CBSE English Class 7 — The One Who Survived: AdaBlackjack — Expanding the story
Expanding a story …
The One who Survived: Ada Blackjack
Ada Blackjack – the Woman who Looked Adversity in the Eye and Won
In the days when large parts of the earth had not been explored, and sea faring was very fraught, four men and a woman set out on a voyage. The three men Frederick Maurer (28), E Lone Knight (28), Allan R Crawford (20), set out under the leadership of Stefansson to discover new lands and conquer them. The spirit of adventure and the lure of virgin islands drove them, where as the fourth member, a woman named Ada Blackjack (23) undertook the perilous journey to resuscitate
her ailing son battling T.B. What unfolded during the voyage is both saddening and heartening.
Ada was born in the year 1898. Curiously, she avoided going out to play with other children preferring to stay indoors to do household chores to help her grandma. The exuberance of a youngster was missing in her.
By 1921, Ada had married, and become a mother, but sadly had lost two of her babies. The five-year-old Bennett lay in bed, afflicted by TB. Woefully short of money, Ada could ill-afford good medical care for her sick son. She could do nothing but bemoan her fate.
At this point of time, entered Stifansson, the leader of the expedition. He made a proposal to Ada. Stifansson needed a help who would accompany the four young sailors aboard their ship. She had to do cooking, mending clothes and other such sundry work. Could she accompany the expedition, asked Stifansson. But, Ada had her leg tied to Bennett’s sick bed. She could never leave him to die. She was lost in thoughts.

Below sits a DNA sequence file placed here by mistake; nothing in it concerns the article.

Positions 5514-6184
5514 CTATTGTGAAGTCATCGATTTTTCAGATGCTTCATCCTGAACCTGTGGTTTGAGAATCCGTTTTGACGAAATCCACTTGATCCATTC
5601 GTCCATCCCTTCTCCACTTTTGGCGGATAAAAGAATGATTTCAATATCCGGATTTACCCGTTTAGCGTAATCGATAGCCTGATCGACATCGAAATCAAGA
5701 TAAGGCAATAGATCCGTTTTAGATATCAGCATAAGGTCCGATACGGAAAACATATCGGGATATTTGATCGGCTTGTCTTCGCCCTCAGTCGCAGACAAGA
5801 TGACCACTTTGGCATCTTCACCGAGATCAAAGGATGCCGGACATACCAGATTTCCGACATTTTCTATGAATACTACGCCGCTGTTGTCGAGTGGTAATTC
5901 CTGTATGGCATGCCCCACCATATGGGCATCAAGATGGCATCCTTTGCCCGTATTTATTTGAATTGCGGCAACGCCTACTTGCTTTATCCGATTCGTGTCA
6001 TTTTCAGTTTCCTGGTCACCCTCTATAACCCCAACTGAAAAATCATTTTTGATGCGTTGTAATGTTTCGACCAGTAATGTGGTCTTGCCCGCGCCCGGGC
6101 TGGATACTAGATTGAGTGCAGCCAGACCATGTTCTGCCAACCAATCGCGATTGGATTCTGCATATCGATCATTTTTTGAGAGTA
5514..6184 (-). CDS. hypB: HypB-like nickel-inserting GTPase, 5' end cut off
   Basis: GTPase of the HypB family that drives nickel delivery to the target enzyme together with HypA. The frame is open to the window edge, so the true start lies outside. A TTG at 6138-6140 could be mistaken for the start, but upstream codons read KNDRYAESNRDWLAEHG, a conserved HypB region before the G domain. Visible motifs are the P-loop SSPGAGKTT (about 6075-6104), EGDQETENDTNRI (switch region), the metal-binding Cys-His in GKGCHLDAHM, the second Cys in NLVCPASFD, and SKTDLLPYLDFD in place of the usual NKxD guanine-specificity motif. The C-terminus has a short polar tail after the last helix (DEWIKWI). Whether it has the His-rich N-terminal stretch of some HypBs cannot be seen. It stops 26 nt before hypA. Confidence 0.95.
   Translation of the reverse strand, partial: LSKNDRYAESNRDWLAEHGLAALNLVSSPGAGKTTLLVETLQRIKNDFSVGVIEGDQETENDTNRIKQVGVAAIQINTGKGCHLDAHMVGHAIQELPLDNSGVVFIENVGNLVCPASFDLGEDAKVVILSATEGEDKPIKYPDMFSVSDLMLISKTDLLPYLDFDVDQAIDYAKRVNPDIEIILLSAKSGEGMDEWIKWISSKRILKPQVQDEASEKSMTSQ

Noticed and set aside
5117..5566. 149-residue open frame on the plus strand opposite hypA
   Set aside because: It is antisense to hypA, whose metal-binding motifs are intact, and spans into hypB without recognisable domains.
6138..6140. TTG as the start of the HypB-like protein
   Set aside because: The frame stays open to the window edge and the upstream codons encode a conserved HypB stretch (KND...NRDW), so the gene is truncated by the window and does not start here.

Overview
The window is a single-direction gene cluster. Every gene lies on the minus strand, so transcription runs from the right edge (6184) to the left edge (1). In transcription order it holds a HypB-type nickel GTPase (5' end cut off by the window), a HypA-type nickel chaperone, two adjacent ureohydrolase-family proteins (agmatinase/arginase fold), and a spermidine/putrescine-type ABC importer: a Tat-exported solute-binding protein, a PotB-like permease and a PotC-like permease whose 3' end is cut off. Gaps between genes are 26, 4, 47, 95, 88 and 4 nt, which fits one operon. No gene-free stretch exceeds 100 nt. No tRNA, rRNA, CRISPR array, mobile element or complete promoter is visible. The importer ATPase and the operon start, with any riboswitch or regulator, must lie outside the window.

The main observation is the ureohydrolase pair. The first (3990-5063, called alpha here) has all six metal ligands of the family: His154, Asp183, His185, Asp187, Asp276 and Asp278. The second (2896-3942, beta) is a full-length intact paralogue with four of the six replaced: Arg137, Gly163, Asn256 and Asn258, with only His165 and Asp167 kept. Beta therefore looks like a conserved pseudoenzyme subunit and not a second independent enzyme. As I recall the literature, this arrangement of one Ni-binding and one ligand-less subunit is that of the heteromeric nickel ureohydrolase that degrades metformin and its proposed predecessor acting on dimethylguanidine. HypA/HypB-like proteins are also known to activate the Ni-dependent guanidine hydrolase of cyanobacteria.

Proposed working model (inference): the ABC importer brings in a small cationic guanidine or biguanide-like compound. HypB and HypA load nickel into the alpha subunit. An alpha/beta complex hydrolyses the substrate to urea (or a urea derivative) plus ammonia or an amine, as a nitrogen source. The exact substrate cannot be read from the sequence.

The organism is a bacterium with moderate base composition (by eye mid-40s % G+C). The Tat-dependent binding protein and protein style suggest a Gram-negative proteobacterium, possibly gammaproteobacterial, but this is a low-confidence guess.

Stifansson made an enticing offer. He would make arrangements for Bennett’s comprehensive medical care to turn him around till Ada returned.
Ada weighed the offer, and concluded that the medical care was vital for her sick son. She could bear the separation from her son for some time if it could ensure his recovery from TB. She would also get her remuneration. With mind engulfed in torment, she agreed to Stifansson’s offer to work as a cook and a seamstress for the Arctic expedition. Stiffanson was delighted.
On 21st September, the group set out for Wrangel Island. Initially, the other members of the group felt Ada was too frail to stand the cold hazardous journey, but Ada showed remarkable determination and resilience. They agreed.
Stifansson saw off the group assuring that the place they were heading to was awash with wild life. The young men could haunt them for the meat. Stifansson had six months ration loaded on the ship. Additionally, he assured that he would send another supply ship after six months to replenish the stock.
Their ship Silverwave left the port. Soon, on board the ship, Bennett’s memory began to haunt Ada. She consoled herself thinking that it was more important for Bennett to stay alive than her remaining close to him.
The expedition landed in the island. Unlike their earlier assumption, the island turned out to be a vast swathe of land, not a tiny patch. Ada made up her mind to stick to her assigned work – sewing and cooking. The young men decided to begin hunting from the next day.